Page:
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5 Ways to Schedule Jobs in Python

For programmers who automate.

Photo by Jon Tyson on UnsplashPhoto by Jon Tyson on Unsplash

Most of the applications built today need a scheduling mechanism in some way or the other. Common examples are polling an API or a Database, check for system health frequently, dump logs into archives, etc. Auto-scaling software such as Kubernetes and Apache Mesos need to check the status of applications deployed, for which they use liveliness probes ran periodically. Scheduled tasks need to be decoupled from the business logic hence, one can use decoupled execution queues such as Redis queues.

Python has a few ways in which we can schedule a job, that's what we are going to learn in this article. I am going to discuss scheduling tasks using the following ways:

  1. Simple Loops

  2. Simple Loops but Threaded

  3. Schedule Library

  4. Python Crontab

  5. RQ Scheduler as decoupled queues

Simple loops

This is a no-brainer. Using infinitely running while loops to periodically call a function can be used to schedule a job, not the best way but hey it works. Time delay can be given using the sleep function of the in-built time module. This is not exactly how most jobs are scheduled because first, it looks ugly and second, it’s less readable compared to other methods.

import time

def task():
    print("Job Completed!")

 while 1:

When it comes to scheduling routines like at 9:00 am every day or 7:45 pm every Wednesday, things get tricky.

import datetime

def task():
    print("Job Completed!")

 while 1:
    now =
    # schedule at every wednesday,7:45 pm
    if now.weekday() == 3 and now.strftime("%H:%m") == "19:45":
    # sleep for 6 days
    time.sleep(6 * 24 * 60 * 60)

My first reaction? Nope thank you! A problem with this approach is that the logic here is blocking i.e., once python discovers this piece of code in a project, it will get stuck in while 1 loop hence, blocking the execution of other code.

Simple loops but threaded

Threading is a concept in computer science where threads, small programs with their own instructions, are executed by a process and are managed independently. This can resolve the blocking nature of our 1st approach, let’s see how.

import time
import threading

def task():
    print("Job Completed!")

def schedule():
    while 1:

# makes our logic non blocking
thread = threading.Thread(target=schedule)

After a thread is started, its underlying logic cannot be modified by the main thread, therefore, we may need to add resources through which the program can check for specific scenarios and execute logic based on them.

Schedule Library

Earlier, I said scheduling using while loop looks ugly, schedule library takes care of that.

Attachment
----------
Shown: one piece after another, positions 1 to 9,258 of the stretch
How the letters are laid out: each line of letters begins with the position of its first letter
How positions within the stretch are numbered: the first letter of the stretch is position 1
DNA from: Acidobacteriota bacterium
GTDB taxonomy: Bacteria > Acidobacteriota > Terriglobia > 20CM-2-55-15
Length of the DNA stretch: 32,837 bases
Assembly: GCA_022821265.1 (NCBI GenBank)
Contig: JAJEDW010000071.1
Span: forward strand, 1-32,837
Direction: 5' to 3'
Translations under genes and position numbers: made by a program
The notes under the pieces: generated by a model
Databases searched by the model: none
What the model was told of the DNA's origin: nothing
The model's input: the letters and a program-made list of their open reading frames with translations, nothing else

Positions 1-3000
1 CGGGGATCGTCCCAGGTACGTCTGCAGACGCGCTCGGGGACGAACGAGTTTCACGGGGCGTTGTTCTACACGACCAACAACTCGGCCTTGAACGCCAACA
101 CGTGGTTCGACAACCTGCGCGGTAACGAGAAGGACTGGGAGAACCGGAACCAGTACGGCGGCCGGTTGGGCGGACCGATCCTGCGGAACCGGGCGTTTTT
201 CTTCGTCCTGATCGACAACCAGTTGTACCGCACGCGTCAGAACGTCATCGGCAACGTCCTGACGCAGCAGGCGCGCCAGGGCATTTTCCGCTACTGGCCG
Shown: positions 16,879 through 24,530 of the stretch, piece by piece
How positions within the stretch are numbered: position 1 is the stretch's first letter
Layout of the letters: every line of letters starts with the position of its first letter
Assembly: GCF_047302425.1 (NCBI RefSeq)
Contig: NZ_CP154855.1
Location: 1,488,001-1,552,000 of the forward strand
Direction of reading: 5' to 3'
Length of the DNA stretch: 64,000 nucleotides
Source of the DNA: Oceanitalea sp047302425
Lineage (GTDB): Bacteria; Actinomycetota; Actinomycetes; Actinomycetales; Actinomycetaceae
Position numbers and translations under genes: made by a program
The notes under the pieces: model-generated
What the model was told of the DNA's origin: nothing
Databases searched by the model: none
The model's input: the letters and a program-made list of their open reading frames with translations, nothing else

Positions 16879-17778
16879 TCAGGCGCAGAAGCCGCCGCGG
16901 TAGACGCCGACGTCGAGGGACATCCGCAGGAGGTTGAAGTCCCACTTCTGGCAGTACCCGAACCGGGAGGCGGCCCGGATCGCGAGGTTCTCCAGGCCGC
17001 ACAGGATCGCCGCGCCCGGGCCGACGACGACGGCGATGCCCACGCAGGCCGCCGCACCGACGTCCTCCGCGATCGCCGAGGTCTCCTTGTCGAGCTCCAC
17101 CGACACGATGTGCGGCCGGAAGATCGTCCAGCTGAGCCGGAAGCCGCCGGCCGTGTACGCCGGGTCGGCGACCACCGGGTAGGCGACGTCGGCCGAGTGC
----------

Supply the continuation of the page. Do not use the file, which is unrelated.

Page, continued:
import schedule
import time

def task():
    print("Job Executing!")

# for every n minutes

# every hour

# every daya at specific time

# schedule by name of day

# name of day with time

while True:

As you can see, Multiple schedules can be created effortlessly. I especially like the way of creating jobs, the method chaining, on the other hand, this snippet has a while loop which means the code is blocking and you already know what can help us here.

Photo by John Anvik on UnsplashPhoto by John Anvik on Unsplash

Python Crontab

The crontab utility in Linux is an easy-to-use and widely accepted scheduling solution. A Python library, python-crontab, provides an API to use the CLI tool from Python. In crontab, a schedule is described using the unix-cron string format ( ), which is a set of five values in a line, indicating when the job should be executed. python-crontab transforms writing the crontab schedule in a file to a programmatic approach.

Image by Linux hintImage by Linux hint

from crontab import CronTab

cron = CronTab(user='root')

job ='')


python-crontab doesn’t auto-save the schedules, the write() method needs to be executed to save the schedule. There are many more features and I urge you to have a look at their documentation.

RQ Scheduler

Some tasks cannot be executed immediately therefore we need to create a task queue and pop tasks according to a Queue system such as LIFO or FIFO. python-rq allows us to do exactly this, using Redis as a broker to queue jobs. The entry for a new job is stored as a hash map with info such as created_at, enqueued_at, origin, data, description .

Queued jobs are executed by a program called worker. Workers too have an entry in the Redis cache and are responsible for dequeuing a job along with updating the job status in Redis. Jobs can be queued as and when required but to schedule them we need rq-scheduler.

from rq_scheduler import Scheduler

queue = Queue('circle', connection=Redis())
scheduler = Scheduler(queue=queue)

    scheduled_time=datetime.utcnow(), # Time for first execution, in UTC timezone
    func=func,                     # Function to be queued
    args=[arg1, arg2],             # Arguments passed into function when executed
    kwargs={'foo': 'bar'},         # Keyword arguments passed into function when executed
    interval=60,                   # Time before the function is called again, in seconds
    repeat=None,                     # Repeat this number of times (None means repeat forever)
    meta={'foo': 'bar'}            # Arbitrary pickleable data on the job itself

An RQ worker must be started separately in a terminal or via python-rq worker utility. As soon as a job is triggered, it can be seen in the worker terminal, separate function callbacks can be used in success and failure scenarios.


There are a few more libraries for scheduling but here, I have discussed the most common ones. An honorable mention would be Celery, added advantage of celery is that the user can choose between multiple brokers. I appreciate you reading till the end. Check out my other articles too. Cheers!

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